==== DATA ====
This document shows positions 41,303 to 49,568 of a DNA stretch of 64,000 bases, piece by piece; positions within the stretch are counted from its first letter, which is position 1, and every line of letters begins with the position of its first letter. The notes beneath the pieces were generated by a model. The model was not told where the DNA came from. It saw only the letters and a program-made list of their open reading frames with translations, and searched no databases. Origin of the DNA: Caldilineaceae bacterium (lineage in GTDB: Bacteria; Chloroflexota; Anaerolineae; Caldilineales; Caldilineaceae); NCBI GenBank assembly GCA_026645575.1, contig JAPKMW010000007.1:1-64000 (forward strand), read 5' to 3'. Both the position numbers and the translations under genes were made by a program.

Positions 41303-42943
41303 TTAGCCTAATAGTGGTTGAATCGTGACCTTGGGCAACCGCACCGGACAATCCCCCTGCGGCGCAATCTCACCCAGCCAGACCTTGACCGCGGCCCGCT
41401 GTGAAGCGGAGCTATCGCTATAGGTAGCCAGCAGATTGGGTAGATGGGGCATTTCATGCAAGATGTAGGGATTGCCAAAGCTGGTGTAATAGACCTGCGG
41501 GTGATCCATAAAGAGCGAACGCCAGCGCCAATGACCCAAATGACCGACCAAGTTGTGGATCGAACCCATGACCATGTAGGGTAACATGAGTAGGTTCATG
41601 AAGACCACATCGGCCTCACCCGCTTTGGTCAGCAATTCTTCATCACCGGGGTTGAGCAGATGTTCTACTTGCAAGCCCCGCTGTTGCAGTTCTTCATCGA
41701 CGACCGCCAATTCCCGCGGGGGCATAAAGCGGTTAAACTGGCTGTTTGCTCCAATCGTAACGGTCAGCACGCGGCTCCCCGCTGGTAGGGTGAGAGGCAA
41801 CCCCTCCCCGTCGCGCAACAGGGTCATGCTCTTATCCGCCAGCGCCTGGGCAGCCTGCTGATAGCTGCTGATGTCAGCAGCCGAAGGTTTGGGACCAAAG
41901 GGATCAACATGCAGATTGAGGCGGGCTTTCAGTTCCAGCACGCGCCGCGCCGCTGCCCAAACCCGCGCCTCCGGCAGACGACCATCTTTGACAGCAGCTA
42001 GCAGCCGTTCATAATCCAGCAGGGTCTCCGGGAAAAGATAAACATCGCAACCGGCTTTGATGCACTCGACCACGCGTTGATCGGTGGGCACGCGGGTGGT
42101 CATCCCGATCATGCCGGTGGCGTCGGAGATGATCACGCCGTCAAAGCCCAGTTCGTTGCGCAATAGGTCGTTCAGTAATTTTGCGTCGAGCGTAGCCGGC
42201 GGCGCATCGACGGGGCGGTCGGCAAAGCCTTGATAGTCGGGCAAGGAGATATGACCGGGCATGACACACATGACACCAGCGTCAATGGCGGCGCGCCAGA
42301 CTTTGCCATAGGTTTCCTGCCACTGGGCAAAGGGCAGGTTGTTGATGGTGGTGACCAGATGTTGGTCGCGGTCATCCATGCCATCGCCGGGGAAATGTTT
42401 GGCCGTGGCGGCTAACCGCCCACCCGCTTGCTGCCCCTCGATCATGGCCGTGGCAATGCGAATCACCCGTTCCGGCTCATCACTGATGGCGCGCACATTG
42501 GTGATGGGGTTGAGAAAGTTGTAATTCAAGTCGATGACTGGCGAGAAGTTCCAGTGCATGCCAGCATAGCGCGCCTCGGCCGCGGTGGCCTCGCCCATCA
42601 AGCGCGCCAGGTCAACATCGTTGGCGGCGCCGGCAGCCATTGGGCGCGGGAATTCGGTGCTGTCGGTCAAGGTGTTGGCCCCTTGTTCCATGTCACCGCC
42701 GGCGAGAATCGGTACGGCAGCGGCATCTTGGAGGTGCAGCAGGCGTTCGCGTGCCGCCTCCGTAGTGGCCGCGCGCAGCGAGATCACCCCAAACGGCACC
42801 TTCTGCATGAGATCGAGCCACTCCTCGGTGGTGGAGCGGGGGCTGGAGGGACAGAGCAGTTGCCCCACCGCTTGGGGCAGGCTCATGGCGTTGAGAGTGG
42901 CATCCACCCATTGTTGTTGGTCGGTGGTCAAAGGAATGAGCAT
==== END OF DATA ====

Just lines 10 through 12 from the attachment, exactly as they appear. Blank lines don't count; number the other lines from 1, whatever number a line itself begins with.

42001 GCAGCCGTTCATAATCCAGCAGGGTCTCCGGGAAAAGATAAACATCGCAACCGGCTTTGATGCACTCGACCACGCGTTGATCGGTGGGCACGCGGGTGGT
42101 CATCCCGATCATGCCGGTGGCGTCGGAGATGATCACGCCGTCAAAGCCCAGTTCGTTGCGCAATAGGTCGTTCAGTAATTTTGCGTCGAGCGTAGCCGGC
42201 GGCGCATCGACGGGGCGGTCGGCAAAGCCTTGATAGTCGGGCAAGGAGATATGACCGGGCATGACACACATGACACCAGCGTCAATGGCGGCGCGCCAGA